and leases, credit cards and mortgages is always best. Too many credit cards is not a good thing, and
having a mortgage does increase your score.
Here are two practical steps for you to improve your score in this area:
- Having 3-5 revolving credit cards is optimal.
- Having a good mix of auto loans, credit cards and mortgages is positive for the score; rather than
having a concentration in credit cards only.
5. The number of recent inquiries that have been made by creditors-10% impact on your credit
score. Inquiries affect the score for one year from the time the inquiry is made. Personal inquiries do not
count toward your score. In other words, you can check your credit report as often as you like and it won't
affect your score. The score is only affected if a potential creditor checks your credit. Potential creditors
include credit card companies, auto finance companies, department stores and mortgage companies.
The reason that inquiries impact your credit score is because the scoring system assumes that if you have too many recent inquiries, you must be strapped for money and in some type of "panic" mode, trying to get credit wherever you can find it. The system also assumes that all these inquires will eventually result in new accounts being opened, and as stated before, the system doesn't like you to open new accounts and punishes you by giving you a lower credit score.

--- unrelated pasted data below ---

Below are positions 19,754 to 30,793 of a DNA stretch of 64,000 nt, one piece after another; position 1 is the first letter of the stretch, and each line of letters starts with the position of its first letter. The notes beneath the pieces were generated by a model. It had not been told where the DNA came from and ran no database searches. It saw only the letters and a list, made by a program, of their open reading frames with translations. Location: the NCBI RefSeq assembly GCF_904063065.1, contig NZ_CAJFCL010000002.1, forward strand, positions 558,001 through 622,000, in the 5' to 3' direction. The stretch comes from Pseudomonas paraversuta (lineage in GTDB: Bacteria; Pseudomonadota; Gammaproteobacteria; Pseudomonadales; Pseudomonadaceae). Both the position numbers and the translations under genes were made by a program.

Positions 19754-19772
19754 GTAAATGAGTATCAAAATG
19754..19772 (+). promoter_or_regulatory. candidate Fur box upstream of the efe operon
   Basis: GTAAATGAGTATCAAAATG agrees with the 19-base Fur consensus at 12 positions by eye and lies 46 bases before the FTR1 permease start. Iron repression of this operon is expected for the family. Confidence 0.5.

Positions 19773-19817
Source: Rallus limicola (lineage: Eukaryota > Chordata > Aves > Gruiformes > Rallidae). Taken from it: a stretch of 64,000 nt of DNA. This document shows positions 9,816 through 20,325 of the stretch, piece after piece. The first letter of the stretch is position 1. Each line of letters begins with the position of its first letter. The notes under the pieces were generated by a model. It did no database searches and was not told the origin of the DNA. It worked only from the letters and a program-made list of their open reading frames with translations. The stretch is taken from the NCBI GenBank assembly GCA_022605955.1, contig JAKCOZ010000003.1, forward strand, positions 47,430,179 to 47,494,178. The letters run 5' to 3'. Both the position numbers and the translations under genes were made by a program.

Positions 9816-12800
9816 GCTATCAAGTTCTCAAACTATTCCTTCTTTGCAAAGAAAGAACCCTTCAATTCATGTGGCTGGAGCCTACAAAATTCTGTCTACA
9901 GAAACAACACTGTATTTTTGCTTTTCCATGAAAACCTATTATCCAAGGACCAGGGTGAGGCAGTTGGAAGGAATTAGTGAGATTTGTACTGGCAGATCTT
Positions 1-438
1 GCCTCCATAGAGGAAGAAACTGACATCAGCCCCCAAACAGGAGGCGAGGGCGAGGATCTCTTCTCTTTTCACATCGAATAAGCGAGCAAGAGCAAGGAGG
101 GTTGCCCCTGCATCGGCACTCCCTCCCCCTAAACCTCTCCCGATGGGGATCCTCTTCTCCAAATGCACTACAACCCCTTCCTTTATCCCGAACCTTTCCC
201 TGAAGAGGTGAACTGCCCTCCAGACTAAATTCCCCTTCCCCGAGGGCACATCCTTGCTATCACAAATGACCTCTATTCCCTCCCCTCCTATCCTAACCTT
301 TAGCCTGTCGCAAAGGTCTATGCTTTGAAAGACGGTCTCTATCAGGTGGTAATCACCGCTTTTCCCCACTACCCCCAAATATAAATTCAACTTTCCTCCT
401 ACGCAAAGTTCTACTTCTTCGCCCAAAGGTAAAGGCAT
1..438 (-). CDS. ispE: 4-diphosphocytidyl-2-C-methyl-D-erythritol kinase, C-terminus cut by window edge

Here are three practical steps that you can take to improve your credit score in this area:
- Multiple auto and mortgage inquiries are treated as only one inquiry if made within 14 days of each other. So, it is better to shop for a car or a mortgage over a two week time frame, rather than to prolong it over a longer time frame.
- Don't apply for a lot of credit or open multiple credit cards at the same time.
- If you are thinking of applying for a mortgage within the next 90 days or so, it would be good to wait until after your mortgage closes before you apply for any new credit.